Other climate models are less dependent on calibration, but they need more initial data. If they don't want to calibrate for the effect of the Gulf Stream, they have to calculate those effects. That requires data on the shape of the sea floor, the shape of the coast, and so on. The number of islands in the Caribbean and the channels between them matters. For the atmosphere, they need the shape of the mountains, etc.

Either way, simply stating "I make this ocean a thousand miles wider" won't work. The model can't be calibrated on historical data, because it is a fictional world, and the model can't be calculated because so many details are missing.

False Precison

Imagine I eyeball a box and say that it is 9 meters long, 6 meters wide, and 4 meters high. When I say "9 meters" then my estimate has one significant digit. So I would give my estimate of the volume with one significant digit, too -- I estimate that the box is 200 cubic meters, not 216 cubic meters.

That means when you talk about an ocean with an average depth of 3,767 meters, you imply that you're working with four digits of precision. You won't get answers with that kind of precision on Worldbuilding.

For reasons like that, I consider many of your questions unsuitable for Worldbuilding. To get a good answer to your climate questions, first you need a much more detailed question, and then somebody has to do a lot of hard work. I'm not currently in academia, but I guess a good and substantiated answer might well be worthy of a BSc or MSc thesis in mathematics or Earth sciences. Anything less than such a thesis is "primarily opinion-based" ...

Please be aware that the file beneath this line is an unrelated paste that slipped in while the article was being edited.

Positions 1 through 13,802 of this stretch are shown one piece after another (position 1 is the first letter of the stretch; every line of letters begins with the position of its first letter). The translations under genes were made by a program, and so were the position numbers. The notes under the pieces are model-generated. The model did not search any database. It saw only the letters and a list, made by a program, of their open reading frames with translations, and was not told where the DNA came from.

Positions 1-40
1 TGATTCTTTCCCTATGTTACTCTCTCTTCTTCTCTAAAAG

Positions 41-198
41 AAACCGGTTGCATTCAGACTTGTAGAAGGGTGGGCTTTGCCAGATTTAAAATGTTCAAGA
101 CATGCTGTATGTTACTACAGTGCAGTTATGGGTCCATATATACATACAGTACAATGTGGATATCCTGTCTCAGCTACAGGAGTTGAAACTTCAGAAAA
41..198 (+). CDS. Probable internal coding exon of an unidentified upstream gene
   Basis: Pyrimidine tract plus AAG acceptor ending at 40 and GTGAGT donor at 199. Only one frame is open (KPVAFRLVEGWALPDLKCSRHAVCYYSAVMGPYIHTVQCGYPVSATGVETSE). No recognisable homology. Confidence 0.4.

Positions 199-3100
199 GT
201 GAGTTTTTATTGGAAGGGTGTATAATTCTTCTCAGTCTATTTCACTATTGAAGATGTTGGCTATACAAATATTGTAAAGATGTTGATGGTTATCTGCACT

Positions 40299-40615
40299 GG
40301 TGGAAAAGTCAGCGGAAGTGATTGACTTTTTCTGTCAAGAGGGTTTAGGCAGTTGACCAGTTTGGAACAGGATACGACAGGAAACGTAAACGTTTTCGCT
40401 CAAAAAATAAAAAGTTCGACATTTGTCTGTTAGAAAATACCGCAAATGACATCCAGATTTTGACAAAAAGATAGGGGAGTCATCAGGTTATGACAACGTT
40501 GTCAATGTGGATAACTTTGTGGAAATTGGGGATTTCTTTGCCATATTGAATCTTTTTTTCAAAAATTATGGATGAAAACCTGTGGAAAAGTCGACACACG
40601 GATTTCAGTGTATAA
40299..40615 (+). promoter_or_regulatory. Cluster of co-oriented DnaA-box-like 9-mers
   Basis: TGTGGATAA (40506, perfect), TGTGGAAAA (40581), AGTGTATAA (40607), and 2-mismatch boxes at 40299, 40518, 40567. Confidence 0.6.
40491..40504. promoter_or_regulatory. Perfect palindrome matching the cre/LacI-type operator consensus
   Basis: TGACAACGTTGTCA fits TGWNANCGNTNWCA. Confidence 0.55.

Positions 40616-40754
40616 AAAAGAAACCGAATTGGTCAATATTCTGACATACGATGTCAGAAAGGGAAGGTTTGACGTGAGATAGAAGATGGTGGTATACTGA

The orbital question is slightly easier to solve using numeric methods, but the inaccuracy of the methods would make the answer worthless for any practical purpose.

• To elaborate on @o.m.'s answer: for a n body problem like the Solar System, there's no guarantees about the outcome. Even simulations of the same problem give different answer. As mentioned in the Mars question and here, it probably has no effect. However, if it does have an effect, we can't tell you what that would look like. The range of outcomes probably goes from "it clears all bodies out of the inner solar system" to "no change". Feb 2, 2016 at 17:29
• @o.m. Google could not understand what I was saying--just throwing in random articles because they highlighted individual words instead of the whole thing. This is why I post them here on stackexchange--because they are relevant to the subject at hand. Dismissing anything as "broad" instead of actually providing an answer is just a lazy wave of dismissal. Feb 2, 2016 at 19:25